Gov. Asa Hutchinson joined legislative leadership on Monday to announce details of a proposed $300 million, long-term highway plan. The plan would be the largest in Arkansas’s history.

For a breakdown of the funding, click HERE. For key points, click HERE.

The plan is broken down into two parts, the first of which is an extension of the half-cent sales tax of 2012 through a Referred Amendment for 2020. This would generate $205,590,000 a year for highways.

A large portion (roughly 28 percent) of the current half-cent sales tax will go toward paying off bonds for road projects. By extending the half-cent sales tax, the state would be able to shift to a “pay as we go” system.

The second part of the plan would produce $95,071,995 in additional, ongoing funding. That legislation will include:

• New index on gas (+$0.03) and diesel (+$0.06) prices = $58,097,076 (net to State)
• Additional registration fees for hybrid and electric vehicles = $1,974,919
• Dedicated casino tax revenues and Restricted Reserve Funds or other General Revenue = $35 million minimum, guaranteed

In addition to the extension of the half-cent sales tax, other components of this plan, such as the registration fees on hybrid and electric vehicles and the casino tax revenues, have future growth potential. This upward trajectory in funding will provide certainty for our highway program where none previously existed.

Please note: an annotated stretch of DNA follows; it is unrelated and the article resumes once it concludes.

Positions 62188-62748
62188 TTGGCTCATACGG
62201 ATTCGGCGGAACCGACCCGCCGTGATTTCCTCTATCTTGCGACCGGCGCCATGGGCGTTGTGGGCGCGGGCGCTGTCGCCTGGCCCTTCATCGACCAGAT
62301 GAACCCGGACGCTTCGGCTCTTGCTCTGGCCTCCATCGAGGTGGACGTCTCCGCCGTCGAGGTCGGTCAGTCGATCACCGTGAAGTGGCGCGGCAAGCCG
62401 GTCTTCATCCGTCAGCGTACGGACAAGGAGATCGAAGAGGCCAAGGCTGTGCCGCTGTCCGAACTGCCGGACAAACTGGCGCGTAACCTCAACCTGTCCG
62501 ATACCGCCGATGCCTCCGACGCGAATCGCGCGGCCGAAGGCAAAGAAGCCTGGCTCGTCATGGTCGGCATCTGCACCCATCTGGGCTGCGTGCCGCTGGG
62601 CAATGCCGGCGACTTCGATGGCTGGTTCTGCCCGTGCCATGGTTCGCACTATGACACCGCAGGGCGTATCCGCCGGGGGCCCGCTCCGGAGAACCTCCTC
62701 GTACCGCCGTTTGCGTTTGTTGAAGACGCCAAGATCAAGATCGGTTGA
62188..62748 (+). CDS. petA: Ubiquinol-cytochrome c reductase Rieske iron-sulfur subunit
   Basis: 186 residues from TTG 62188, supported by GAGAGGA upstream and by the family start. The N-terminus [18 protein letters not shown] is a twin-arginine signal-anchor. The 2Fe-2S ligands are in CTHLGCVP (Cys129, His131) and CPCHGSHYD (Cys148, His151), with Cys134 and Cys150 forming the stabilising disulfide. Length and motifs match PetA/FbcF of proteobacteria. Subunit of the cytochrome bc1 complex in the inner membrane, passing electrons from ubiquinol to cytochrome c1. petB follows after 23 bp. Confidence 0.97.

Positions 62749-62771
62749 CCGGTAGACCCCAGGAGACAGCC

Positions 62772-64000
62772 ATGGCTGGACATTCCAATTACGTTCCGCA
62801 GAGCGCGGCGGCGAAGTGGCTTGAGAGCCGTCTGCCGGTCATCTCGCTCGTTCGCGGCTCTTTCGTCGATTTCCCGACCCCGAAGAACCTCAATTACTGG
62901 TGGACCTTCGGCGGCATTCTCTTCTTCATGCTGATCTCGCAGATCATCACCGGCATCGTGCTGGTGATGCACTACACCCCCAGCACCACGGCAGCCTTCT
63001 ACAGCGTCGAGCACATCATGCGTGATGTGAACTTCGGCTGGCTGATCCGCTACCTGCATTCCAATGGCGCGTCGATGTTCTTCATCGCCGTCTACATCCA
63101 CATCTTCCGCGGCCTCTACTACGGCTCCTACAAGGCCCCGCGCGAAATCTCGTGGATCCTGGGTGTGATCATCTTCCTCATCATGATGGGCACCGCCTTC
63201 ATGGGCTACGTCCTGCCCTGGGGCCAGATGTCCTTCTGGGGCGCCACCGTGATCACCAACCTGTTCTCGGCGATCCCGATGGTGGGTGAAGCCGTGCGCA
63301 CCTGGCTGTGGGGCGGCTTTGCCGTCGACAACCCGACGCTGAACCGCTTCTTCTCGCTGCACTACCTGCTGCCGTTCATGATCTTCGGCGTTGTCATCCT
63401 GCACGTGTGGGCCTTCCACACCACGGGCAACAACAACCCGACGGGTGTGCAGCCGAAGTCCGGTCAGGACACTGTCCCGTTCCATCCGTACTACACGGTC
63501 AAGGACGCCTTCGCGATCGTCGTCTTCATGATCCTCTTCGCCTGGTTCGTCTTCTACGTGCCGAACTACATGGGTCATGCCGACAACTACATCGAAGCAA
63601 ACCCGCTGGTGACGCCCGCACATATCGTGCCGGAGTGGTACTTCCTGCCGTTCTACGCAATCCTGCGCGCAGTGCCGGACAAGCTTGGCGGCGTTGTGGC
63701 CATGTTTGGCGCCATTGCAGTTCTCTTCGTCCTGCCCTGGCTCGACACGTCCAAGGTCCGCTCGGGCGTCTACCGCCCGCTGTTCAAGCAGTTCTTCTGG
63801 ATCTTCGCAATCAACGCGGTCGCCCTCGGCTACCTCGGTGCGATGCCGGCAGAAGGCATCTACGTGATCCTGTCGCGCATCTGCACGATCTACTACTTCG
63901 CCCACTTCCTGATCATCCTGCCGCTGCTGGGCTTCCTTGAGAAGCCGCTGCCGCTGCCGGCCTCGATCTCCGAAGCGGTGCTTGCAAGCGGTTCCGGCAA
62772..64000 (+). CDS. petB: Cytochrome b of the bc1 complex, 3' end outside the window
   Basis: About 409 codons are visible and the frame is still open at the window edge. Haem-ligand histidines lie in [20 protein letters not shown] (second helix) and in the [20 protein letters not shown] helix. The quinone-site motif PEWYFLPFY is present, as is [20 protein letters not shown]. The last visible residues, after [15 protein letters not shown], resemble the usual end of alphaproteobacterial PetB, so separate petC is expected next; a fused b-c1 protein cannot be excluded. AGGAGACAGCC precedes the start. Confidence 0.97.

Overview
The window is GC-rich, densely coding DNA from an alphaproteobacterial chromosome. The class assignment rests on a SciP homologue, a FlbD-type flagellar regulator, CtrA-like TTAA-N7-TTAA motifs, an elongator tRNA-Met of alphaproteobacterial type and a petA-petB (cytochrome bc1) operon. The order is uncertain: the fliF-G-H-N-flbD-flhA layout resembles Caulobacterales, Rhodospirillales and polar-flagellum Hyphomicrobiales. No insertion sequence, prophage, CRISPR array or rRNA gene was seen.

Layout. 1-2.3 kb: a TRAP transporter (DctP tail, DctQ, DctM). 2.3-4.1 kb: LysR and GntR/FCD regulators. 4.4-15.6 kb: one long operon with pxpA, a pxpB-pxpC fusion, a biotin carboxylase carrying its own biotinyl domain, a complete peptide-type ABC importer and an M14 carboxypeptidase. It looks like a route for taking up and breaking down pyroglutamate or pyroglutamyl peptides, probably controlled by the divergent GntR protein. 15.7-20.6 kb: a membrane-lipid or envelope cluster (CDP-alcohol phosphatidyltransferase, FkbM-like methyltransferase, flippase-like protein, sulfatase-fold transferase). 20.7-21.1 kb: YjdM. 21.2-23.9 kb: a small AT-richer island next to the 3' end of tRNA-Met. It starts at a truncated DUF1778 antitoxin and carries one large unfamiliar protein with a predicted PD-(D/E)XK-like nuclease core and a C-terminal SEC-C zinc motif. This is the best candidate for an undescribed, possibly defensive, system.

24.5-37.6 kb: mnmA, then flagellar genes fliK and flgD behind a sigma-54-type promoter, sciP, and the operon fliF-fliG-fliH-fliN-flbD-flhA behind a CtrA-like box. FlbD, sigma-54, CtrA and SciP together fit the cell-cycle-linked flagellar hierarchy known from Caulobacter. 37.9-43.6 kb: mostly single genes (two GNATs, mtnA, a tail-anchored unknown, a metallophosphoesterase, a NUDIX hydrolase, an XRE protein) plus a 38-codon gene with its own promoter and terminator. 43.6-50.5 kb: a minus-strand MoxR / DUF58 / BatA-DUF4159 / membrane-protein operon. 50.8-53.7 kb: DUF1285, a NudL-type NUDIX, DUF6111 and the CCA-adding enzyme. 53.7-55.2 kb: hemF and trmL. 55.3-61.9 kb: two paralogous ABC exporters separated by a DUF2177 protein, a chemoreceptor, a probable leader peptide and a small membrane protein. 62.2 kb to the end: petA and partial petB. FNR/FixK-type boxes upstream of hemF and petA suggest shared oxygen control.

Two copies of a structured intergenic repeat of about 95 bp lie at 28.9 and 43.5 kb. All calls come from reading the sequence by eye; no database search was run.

In addition to the $300 million to the Highway Department, cities and counties will receive $110 million annually to help maintain local streets and roads.

“I’m delighted to detail this plan that is both a prudent and a responsible approach to establishing a historic, long-term highway plan for our state,” Hutchinson said. “I appreciate the spirit of cooperation from legislative leadership in working with my office to come up with a plan that can capture a majority of support from both chambers.

“While the state is providing additional funding from General Revenue for this plan, it is important to note that the long-term funding will come from the new revenue stream provided by the passage of the Casino Amendment,” he said. “By dedicating casino tax revenues, we are able to protect other essential services, like education, public safety, and prisons from any funding interruption.”

The new index on gas and diesel prices is commonly referred to as a “user fee.” That means that those who use state highways most often will pay more than those who use the highways less. Unlike the income tax, which is taken directly from a person’s income, a “user fee” focuses on those who use our road system.

Over the past four years, Hutchinson has cut more than $150 million in income taxes for low- and middle-income categories, including a $100 million cut for middle income in 2015 and a $50 million cut for lower income in 2017.

Even with the increase in user fees from this highway plan, all taxpayers will have an overall tax reduction this year and next with the decline in the grocery tax and the $50 million low-income tax relief that goes into effect this year.

Charts used by Hutchinson at Monday’s news conference are are HERE and HERE.